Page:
Thanks!

Elden Gatwood

-----Original Message-----
From: PRR@PRR.groups.io [mailto:PRR@PRR.groups.io] On Behalf Of Curt Fortenberry
Sent: Thursday, December 12, 2019 11:23 AM
To: PRR@PRR.groups.io
Subject: [Non-DoD Source] Re: [PRR] Help with early steel shipment and coiled steel shipment cars


Elden,

You didn't mention an era, but I would also ask the folks on the MFCL groups.io list. There was a recent discussion of cars used for coiled steel.

Curt Fortenberry

Help with early steel shipment and coiled steel shipment cars

Gatwood, Elden J SAD
 

Gang;

I am putting together a presentation on this subject, and am in the next phase of research. I am finding very much info on the story behind the shipment of steel sheet and coiled steel sheet, and numerous railroads' involvement, but have not yet found enough photos to show how the cars looked when complete. Do any of you have photos of pre-dedicated, or dedicated steel shipment cars? Or sources of same? I would be happy to share the story when complete!

Thanks!

Elden Gatwood

Re: freight car roster shots

Eric Hansmann
 

Thanks for your comments, Lester and Jim.

 

 

Eric Hansmann

Murfreesboro, TN

 

 

 

From: main@RealSTMFC.groups.io <main@RealSTMFC.groups.io> On Behalf Of Lester Breuer
Sent: Wednesday, December 11, 2019 1:10 PM
To: main@RealSTMFC.groups.io
Subject: Re: [RealSTMFC] freight car roster shots

 

Eric fine work.   Especially like the C&O and the ACL stands out.   Thanks for sharing.
Lester Breuer

Re: Assembling Truss Rods

Doug MacLeod
 

Very nice work.  I have to use a bending form to make truss rods.

Doug

Sent from Mail for Windows 10

 

Re: 1/12 scale R-40-23 reefer Dreadnaught end

mark_landgraf
 

Andy

If you have a Deckel photograph available, wouldn't it have been easier to make the first generation master  rib and then use it to panto all 5 ribs, using an offset method into a ABS sheet?

I model in 1/8 scale and have done steel tooling for 5 rib Murphy end panels. Now insert a piece .030 thick steel and apply 40 tons. 

Are you envisioning resin or vacuum formed or fiberglass sides and roof?

What ever your choice, I'd recommend making sure it is UV and age/heat stable. 

Sometimes it is easier to make your master 2 or 3 times larger and then panto it down to the correct scale. 

Mark Landgraf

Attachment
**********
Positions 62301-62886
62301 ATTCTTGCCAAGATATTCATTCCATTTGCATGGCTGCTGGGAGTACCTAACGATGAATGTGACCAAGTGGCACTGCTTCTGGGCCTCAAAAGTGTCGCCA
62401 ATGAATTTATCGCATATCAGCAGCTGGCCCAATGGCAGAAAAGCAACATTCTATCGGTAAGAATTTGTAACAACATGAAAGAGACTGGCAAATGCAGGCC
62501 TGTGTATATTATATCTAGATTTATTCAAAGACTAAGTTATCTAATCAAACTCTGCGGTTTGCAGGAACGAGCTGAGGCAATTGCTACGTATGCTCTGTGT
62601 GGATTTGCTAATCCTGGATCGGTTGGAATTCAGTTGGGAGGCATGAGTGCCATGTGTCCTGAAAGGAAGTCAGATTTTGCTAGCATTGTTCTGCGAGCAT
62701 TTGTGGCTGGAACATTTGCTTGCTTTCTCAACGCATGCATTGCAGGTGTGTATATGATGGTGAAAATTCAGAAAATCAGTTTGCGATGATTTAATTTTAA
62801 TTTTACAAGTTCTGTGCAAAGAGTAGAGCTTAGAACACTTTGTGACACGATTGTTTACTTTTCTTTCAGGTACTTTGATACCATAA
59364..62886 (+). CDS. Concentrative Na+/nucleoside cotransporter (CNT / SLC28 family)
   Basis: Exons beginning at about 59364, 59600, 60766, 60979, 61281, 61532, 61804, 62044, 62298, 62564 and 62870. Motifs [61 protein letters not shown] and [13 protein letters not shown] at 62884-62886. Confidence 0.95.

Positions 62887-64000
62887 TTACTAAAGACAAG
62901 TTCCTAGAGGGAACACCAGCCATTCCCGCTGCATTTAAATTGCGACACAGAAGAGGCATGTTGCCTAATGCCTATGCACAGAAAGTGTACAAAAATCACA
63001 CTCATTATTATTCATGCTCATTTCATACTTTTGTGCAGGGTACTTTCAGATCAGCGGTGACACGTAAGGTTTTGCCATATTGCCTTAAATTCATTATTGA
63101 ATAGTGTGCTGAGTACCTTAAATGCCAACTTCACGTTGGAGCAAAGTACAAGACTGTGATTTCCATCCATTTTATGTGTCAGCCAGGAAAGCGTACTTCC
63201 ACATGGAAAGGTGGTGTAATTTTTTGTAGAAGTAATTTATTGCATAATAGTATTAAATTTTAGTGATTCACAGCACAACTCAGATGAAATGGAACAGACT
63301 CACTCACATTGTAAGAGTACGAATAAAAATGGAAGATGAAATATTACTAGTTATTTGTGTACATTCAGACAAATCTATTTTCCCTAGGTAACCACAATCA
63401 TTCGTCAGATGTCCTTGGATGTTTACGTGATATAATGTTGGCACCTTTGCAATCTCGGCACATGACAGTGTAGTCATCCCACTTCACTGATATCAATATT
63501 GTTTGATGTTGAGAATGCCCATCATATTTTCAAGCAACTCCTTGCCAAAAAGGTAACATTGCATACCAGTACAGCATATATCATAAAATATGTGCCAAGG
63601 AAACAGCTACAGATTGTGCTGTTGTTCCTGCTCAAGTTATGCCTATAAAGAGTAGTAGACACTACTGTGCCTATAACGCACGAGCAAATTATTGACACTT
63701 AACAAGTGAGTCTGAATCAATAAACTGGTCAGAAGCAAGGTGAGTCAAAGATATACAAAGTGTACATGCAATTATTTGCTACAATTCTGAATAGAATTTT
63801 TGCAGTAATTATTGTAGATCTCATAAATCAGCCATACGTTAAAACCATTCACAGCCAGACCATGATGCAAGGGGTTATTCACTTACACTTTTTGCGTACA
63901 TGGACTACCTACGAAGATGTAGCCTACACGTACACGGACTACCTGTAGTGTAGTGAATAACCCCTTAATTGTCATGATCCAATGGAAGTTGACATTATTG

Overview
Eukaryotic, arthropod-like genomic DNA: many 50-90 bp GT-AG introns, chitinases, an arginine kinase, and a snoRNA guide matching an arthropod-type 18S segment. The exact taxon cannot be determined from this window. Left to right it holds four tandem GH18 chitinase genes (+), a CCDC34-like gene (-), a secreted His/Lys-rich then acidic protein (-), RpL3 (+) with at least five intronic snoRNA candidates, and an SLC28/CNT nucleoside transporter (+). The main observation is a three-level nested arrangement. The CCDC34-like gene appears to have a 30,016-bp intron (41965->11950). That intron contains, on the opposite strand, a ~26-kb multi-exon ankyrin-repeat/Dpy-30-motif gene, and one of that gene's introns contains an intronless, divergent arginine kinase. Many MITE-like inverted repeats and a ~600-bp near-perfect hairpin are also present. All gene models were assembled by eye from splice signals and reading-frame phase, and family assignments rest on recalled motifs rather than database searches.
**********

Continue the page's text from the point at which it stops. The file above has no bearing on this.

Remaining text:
Albany NY



On Wed, Dec 11, 2019 at 7:43 PM, Dennis Storzek
<destorzek@...> wrote:
On Wed, Dec 11, 2019 at 11:51 AM, Andy Carlson wrote:
The IM part is from a mold made with CNC tool cutting technology, and the resin HO part is from the old-school method.
If you compare the two, it is obvious that IM screwed up the geometry at the end of the ribs. CNC is only as good as the programming, and the computer visualization of the surface sometimes makes these errors hard to spot.

Dennis Storzek

Re: Assembling Truss Rods

Curt Fortenberry
 

Bill,

Nice work for sure.  I still use my old method from narrow gauge modeling days and use fishing line and heat flare the ends.  

Curt Fortenberry 

Re: 1/12 scale R-40-23 reefer Dreadnaught end

Dennis Storzek
 

On Wed, Dec 11, 2019 at 11:51 AM, Andy Carlson wrote:
The IM part is from a mold made with CNC tool cutting technology, and the resin HO part is from the old-school method.
If you compare the two, it is obvious that IM screwed up the geometry at the end of the ribs. CNC is only as good as the programming, and the computer visualization of the surface sometimes makes these errors hard to spot.

Dennis Storzek

Re: Stencil: Heavy Repairs

Dennis Storzek
 

On Wed, Dec 11, 2019 at 09:36 AM, mopacfirst wrote:
Those four brackets attached to the car fascia at each end are attached to the ends of the four pieces of lumber that support the ice hatch platform, which surrounds the ice hatch proper.
The reason for doing it this way is to avoid having the attachment bolts penetrate the roof sheet. Bolts through the fascia are less likely to leak on the load. This is the same reason why many of the early steel roofs had clasps that came over the corner and were screwed to the fascia.

Dennis Storzek